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Changes in the vertical distribution of leaf area enhanced light interception efficiency in maize over generations of maize selection

Perez R., Fournier C., Cabrera-Bosquet L., Artzet S., Pradal C., Brichet N., Chen T.W., Chapuis R., Welcker C., Tardieu F.. 2019. Plant, Cell and Environment, 42 (7) : p. 2105-219.

DOI: 10.1111/pce.13539

Breeders select for yield, thereby indirectly selecting for traits that contribute to it. We tested if breeding has affected a range of traits involved in plant architecture and light interception, via the analysis of a panel of 60 maize hybrids released from 1950-2015. This was based on novel traits calculated from reconstructions derived from a phenotyping platform. The contribution of these traits to light interception was assessed in virtual field canopies composed of 3D plant reconstructions, with a model tested in a real field. Two categories of traits had different contributions to genetic progress. (i) The vertical distribution of leaf area had a high heritability and showed a marked trend over generations of selection. Leaf area tended to be located at lower positions in the canopy, thereby improving light penetration and distribution in the canopy. This potentially increased the carbon availability to ears, via the amount of light absorbed by the intermediate canopy layer, (ii) Neither the horizontal distribution of leaves in the relation to plant rows nor the response of light interception to plant density showed appreciable trends with generations. Hence, among many architectural traits, the vertical distribution of leaf area was the main indirect target of selection.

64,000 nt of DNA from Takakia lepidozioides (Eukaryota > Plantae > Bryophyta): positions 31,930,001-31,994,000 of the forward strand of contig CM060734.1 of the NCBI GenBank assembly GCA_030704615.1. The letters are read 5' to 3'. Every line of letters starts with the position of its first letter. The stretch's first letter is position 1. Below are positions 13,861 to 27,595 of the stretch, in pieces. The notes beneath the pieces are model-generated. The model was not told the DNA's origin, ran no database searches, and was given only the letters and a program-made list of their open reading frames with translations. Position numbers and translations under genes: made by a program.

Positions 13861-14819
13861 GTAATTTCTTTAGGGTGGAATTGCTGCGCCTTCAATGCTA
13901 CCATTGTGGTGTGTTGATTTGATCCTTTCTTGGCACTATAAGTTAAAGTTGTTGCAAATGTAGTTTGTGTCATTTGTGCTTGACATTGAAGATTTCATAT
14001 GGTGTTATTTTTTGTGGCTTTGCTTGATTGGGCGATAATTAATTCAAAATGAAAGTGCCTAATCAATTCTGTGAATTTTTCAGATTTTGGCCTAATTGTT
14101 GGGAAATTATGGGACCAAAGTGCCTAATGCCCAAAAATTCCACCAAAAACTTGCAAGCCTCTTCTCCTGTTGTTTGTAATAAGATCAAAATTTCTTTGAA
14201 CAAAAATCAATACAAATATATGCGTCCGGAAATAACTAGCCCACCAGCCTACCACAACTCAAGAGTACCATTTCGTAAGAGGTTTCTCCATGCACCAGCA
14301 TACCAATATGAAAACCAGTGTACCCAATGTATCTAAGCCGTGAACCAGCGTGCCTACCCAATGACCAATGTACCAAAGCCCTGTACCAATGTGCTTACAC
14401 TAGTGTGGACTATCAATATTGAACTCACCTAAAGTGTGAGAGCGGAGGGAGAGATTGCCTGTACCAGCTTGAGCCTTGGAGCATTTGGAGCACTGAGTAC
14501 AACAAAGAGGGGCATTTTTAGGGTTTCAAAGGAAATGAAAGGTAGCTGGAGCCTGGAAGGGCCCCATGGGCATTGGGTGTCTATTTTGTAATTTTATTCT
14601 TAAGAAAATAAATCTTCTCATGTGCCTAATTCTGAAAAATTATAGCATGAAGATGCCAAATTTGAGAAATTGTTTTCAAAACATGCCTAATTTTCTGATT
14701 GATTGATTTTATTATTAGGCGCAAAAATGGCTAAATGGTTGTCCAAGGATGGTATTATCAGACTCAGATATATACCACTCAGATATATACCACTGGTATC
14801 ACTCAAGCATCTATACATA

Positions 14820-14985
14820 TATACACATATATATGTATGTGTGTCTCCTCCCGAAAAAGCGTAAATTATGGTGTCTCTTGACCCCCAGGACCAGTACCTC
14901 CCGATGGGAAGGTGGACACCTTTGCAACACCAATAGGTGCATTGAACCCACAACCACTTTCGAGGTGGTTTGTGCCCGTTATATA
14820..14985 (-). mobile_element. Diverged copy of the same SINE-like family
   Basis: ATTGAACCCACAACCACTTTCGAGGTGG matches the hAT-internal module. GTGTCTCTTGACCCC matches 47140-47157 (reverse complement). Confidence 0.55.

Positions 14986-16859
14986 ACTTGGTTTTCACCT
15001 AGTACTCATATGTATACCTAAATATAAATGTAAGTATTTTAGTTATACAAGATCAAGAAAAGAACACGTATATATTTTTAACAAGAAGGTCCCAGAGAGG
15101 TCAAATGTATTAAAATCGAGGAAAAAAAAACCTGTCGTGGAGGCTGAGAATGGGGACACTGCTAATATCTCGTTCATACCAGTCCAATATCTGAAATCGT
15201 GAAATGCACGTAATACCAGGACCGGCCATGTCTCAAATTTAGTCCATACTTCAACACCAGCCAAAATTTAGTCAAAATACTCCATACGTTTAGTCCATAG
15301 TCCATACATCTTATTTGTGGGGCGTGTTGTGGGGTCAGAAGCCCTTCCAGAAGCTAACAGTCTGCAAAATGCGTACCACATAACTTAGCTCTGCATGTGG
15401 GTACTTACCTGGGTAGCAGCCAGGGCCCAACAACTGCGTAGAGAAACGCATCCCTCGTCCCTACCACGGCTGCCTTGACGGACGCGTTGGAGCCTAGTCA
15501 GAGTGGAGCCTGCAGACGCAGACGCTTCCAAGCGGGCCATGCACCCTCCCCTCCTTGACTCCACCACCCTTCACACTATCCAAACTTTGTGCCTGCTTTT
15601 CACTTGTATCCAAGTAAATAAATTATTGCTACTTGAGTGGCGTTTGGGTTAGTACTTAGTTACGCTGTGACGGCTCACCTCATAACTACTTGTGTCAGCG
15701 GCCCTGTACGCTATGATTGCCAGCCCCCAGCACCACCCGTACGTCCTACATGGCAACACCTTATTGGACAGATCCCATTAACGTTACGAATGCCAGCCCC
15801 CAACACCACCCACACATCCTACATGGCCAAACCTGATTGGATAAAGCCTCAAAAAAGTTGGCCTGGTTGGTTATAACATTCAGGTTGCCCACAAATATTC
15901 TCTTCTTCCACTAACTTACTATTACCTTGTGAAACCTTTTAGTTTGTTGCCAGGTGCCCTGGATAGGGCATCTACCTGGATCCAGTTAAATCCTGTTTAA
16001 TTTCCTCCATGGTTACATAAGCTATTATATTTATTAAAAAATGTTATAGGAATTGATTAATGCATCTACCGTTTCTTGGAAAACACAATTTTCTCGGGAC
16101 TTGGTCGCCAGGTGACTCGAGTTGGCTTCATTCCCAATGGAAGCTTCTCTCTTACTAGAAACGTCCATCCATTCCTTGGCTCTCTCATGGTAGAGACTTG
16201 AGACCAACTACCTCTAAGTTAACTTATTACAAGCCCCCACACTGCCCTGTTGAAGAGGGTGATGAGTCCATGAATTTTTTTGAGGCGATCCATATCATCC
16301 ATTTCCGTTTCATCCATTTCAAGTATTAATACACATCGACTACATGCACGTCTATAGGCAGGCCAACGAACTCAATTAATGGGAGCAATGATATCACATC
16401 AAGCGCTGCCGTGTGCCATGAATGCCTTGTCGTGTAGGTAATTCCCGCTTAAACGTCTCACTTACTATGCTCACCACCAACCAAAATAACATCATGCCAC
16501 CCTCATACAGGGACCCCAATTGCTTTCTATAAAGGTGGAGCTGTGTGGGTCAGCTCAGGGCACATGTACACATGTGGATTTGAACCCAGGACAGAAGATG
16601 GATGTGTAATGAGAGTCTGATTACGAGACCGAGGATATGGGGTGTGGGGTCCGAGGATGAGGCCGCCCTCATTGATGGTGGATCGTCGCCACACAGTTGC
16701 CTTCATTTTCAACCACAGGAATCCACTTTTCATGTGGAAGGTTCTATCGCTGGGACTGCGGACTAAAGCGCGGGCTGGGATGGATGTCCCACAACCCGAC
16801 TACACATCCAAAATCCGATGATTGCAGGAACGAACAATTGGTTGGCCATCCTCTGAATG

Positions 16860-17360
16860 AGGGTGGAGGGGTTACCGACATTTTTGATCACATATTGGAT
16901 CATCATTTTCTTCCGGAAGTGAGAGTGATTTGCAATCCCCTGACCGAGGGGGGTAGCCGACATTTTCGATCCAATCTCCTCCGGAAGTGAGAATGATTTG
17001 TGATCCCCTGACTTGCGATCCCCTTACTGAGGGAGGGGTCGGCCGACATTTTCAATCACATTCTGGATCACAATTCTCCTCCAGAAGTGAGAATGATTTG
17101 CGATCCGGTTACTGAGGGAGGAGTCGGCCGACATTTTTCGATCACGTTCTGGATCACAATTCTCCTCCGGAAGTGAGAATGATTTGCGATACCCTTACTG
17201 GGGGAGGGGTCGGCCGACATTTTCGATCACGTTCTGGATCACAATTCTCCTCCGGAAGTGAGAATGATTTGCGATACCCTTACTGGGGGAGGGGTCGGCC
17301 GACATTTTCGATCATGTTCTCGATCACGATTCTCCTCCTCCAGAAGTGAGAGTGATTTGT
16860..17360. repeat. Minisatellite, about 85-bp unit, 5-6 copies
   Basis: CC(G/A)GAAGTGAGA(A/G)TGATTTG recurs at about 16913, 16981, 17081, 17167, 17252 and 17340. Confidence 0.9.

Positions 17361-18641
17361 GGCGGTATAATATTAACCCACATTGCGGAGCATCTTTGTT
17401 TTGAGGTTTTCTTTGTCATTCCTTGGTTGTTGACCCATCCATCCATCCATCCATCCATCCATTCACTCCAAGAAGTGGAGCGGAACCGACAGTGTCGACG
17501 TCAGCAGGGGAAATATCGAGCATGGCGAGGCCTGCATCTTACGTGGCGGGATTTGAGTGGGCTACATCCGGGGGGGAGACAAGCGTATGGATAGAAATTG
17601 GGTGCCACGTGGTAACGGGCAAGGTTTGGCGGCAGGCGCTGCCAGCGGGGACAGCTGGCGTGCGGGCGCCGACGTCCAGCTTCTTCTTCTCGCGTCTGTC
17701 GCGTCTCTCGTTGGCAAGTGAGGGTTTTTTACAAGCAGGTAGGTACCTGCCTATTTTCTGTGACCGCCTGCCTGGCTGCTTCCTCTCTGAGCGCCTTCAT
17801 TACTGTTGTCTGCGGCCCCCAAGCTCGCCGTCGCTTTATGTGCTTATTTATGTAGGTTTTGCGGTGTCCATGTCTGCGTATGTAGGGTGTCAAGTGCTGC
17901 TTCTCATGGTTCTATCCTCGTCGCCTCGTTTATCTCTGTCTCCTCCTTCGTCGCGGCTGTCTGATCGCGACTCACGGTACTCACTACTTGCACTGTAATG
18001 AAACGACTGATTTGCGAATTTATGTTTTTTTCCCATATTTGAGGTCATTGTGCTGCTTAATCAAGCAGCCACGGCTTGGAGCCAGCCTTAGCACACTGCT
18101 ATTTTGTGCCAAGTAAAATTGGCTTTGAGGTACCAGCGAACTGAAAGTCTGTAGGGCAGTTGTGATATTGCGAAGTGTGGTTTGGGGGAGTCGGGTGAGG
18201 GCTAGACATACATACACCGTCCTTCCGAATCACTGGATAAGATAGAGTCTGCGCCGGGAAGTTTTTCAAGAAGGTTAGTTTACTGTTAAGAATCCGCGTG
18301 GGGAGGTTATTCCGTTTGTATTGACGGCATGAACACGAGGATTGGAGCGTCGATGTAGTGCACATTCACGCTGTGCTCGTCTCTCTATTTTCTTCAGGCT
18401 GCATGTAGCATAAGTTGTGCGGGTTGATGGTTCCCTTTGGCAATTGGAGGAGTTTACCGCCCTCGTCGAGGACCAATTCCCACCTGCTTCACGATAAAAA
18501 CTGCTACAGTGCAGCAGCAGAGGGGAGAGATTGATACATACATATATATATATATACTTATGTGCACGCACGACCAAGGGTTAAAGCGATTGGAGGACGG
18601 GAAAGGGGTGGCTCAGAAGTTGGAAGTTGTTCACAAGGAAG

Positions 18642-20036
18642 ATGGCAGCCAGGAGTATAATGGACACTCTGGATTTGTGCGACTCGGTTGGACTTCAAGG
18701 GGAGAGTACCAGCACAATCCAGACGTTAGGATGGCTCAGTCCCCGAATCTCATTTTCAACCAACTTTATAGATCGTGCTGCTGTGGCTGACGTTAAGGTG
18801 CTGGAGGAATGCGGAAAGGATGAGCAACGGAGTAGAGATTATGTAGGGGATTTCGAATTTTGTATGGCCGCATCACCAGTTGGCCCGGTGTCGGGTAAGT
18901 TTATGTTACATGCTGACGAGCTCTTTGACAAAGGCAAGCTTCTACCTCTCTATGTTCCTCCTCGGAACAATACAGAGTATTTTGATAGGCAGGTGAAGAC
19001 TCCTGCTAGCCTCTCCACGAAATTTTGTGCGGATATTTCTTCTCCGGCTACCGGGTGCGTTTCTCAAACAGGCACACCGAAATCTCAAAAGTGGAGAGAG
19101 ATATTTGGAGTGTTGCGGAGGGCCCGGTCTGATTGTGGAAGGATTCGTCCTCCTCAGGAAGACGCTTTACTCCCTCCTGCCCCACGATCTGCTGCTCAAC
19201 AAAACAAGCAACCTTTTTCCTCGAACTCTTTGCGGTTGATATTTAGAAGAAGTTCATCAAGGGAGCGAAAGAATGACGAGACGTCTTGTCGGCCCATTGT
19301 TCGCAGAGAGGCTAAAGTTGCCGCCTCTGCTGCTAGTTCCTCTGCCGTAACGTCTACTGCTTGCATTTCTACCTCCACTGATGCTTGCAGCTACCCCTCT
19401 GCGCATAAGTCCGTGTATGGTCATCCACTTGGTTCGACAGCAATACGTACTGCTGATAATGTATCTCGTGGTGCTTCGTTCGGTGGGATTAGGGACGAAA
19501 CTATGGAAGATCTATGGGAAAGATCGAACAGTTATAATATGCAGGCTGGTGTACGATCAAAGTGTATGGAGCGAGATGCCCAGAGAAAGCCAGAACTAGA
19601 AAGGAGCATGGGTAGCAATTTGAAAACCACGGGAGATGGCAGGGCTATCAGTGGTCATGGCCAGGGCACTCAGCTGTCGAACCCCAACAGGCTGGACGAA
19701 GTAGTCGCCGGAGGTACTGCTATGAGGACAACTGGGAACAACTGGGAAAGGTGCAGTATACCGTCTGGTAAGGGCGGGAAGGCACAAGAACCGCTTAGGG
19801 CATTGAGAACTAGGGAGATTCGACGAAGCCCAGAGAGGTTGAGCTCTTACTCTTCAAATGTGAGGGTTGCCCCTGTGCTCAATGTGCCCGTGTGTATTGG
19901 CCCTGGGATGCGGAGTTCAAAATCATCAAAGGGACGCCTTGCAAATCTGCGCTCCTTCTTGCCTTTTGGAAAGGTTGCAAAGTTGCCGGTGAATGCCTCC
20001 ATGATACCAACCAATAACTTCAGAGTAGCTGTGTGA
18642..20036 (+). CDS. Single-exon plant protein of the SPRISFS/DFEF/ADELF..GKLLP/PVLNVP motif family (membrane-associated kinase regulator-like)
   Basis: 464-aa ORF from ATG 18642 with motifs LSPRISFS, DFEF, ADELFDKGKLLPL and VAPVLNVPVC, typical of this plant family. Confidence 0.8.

Mots-clés : zea mays; morphologie végétale; feuille; génotype; sélection; photosynthèse; architecture végétale

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